The first time the term Christian was used in describing the followers of Jesus Christ was in the city of Antioch in Syria (Acts 11:26). Prior to this time the followers of Jesus Christ were known as “people of the Way”. Take for instance the many references found in the book of (Acts 9:2; 19:9; 19:23; 22:4; 24:14; 24:22) which was in reference to their lifestyle. “People of the Way” was the name given to members of the movement around Jesus in the earliest Christians. The term “the Way” denoted a pattern of living which consisted of instruction and training required for discipleship.
In other words, it was their lifestyle that identified them as being followers of Jesus Christ, not their words. Christians were associated with a particular and discernible way of living and relating that both grew out of their faith and gave testimony to that faith.
“I beg you to lead a life worthy of the calling to which you have been called, with all humility and gentleness, with patience, bearing with one another in love, making every effort to maintain the unity of the Spirit in the bond of peace” (Eph. 4:1-2).
It is when Christianity is understood primarily as a “way” of life not just a doctrinal system or promise of eternal life it begins to change the spiritual climate of its culture. Reading Diana Butler Bass’ book “A People’s History of Christianity: The Other Side of the Story” the author makes note how through the history of the church Christianity has succeeded because it transformed the lives of people in a chaotic world. Christians are more than just individuals who had a changed religious position, they were now a new people, a new community embarking on a new “way” of life — a life worthy of their calling. Their proclamation that in Jesus Christ the reconciling and transforming reign of God had become an historical reality was more than an intriguing idea, it had become visible in a people whose life together was the first fruit of the new social order intended by God for the whole of creation.
Rodney Stark an American sociologist of religion, who is co-director of the Institute for Studies of Religion at Baylor University, in his study of the growth of Christianity in the ancient world suggest that:
The power of Christianity lay not in its promise of other worldly compensations for suffering in this life, as has so often been prop0sed. No, the crucial change that took place in the third century was the rapidly spreading awareness of a faith that delivered potent antidotes to life’s miseries here and now! The truly revolutionary aspect of Christianity lay in moral imperatives such as “Love one’s neighbor as oneself,” “Do unto others as you would have them do unto you,” “it is more blessed to give than to receive,” and “When you did it to the least of my brethren, you did it unto me.” These were not just slogans. Members did nurse the sick, even during epidemics; they did support orphans, widows, the elderly, and the poor; they did concern themselves with the lot of slaves. In short Christians created “a miniature welfare state in a empire which for the most part lacked social services.” It was these responses to the long-standing misery of life in antiquity, not the onset of worse conditions, that were the ‘material’ changes that inspired Christian growth. But these material benefits were entirely spiritual in origin. Support for this view comes from the continuing inability of pagan groups to meet this challenge.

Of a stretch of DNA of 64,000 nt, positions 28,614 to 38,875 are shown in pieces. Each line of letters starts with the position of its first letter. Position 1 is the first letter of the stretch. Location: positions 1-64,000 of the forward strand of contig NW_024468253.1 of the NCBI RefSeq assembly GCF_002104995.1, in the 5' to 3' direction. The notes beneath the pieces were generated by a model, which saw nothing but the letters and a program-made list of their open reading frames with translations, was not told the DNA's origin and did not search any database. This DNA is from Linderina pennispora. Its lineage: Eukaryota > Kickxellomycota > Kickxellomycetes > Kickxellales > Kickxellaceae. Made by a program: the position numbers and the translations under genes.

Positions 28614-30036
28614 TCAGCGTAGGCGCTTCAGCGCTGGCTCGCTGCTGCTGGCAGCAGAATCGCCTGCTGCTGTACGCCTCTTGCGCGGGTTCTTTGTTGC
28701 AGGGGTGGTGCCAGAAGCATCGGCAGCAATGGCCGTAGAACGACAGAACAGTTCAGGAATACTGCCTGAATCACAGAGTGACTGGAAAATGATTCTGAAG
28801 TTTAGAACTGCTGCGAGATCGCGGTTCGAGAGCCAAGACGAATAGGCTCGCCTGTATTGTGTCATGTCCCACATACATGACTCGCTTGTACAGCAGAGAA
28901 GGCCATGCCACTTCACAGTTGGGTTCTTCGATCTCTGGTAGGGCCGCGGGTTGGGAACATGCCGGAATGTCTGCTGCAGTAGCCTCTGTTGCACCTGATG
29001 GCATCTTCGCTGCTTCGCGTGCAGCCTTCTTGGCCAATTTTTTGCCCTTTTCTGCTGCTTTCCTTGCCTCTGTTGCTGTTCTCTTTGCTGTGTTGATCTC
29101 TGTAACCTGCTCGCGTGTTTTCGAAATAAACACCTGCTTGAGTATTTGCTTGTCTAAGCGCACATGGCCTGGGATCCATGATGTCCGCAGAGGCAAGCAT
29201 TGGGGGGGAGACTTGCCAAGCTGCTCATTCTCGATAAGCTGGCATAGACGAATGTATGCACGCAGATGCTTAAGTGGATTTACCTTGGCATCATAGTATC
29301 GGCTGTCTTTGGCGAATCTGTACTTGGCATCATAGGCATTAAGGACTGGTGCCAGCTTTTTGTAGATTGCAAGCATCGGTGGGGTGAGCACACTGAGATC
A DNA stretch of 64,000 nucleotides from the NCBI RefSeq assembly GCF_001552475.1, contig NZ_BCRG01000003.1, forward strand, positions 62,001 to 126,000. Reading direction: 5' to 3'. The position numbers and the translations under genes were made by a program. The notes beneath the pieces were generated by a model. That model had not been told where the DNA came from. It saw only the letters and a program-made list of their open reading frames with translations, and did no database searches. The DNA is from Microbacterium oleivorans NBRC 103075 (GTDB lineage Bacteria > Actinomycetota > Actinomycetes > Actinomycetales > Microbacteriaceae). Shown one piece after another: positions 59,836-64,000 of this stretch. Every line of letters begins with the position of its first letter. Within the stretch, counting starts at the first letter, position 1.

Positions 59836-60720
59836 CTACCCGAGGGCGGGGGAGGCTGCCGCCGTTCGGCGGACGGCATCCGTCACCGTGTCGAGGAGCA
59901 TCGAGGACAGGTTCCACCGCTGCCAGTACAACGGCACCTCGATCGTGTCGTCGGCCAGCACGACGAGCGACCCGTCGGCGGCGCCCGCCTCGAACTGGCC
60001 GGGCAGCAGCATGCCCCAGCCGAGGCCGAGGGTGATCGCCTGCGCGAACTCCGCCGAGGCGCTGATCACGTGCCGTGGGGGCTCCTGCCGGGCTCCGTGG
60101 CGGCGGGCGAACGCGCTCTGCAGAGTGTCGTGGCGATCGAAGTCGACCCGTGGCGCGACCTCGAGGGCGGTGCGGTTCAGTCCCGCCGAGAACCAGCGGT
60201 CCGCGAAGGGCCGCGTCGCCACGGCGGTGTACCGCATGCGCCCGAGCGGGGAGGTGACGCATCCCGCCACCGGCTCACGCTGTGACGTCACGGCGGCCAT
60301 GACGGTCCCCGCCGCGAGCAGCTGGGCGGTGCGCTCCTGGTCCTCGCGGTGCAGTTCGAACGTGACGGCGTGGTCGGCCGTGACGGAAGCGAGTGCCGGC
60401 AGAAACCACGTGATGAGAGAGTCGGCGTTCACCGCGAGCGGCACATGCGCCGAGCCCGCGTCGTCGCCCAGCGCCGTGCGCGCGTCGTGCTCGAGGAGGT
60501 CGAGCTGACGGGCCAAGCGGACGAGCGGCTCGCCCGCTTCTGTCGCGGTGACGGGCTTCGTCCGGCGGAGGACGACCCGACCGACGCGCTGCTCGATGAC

Practicing hospitality and ministering to the sick, they offered simple practical solutions to deal with the miseries of life. Early Christians shared their resources and were known for their hospitality towards the stranger and those in need. More than that, Christians found their lives changed by the new values they upheld. Justin Martyr, who lived in the second century, spoke of the impact of Christianity: “We who formerly… valued above all things the acquisition of wealth and possession, now bring what we have into a common stock, and communicate to everyone in need; we who hated and destroyed one another, and on account of their different manners would not live with men of a different tribe, now since the coming of Christ, live familiarly with them, and pray for our enemies.” This radical spirituality that dealt with social realities and injustices won new and unlikely admirers.
In his Apology, Aristede, a second century Greek philosopher describes the early Christians as follows: “They appeal to those who injure them, and try to win them as friends; they are eager to do good to their enemies; they are gentle and easy to be entreated; they abstain from all unlawful conversation and from all impurity; they despise not the widow, nor oppress the orphan; and he that has, gives ungrudgingly for the maintenance of him who has not. And when they see a stranger, they take him in to their homes and rejoice over him as a very brother; for they do not call them brethren after the flesh, but brethren after the spirit and in God.” The concern also extended to families of the dead, those who were persecuted or imprisoned and of course, the poor. “And whenever one of their poor passes from the world, each one of them according to his ability gives heed to him and carefully sees to his burial.
By followers enacting Jesus teachings, Christianity changed and improved the lives of its adherents and served as a practical theology and bettered the existence for countless ancient believers. Christians were practicing a Way that was inclusive, breaking down social barriers by bringing people of diverse backgrounds together. The love of God fleshed out in there love for people being more than a new religion transformed people like woman, peasants, and slaves by giving them the ability to change their lives.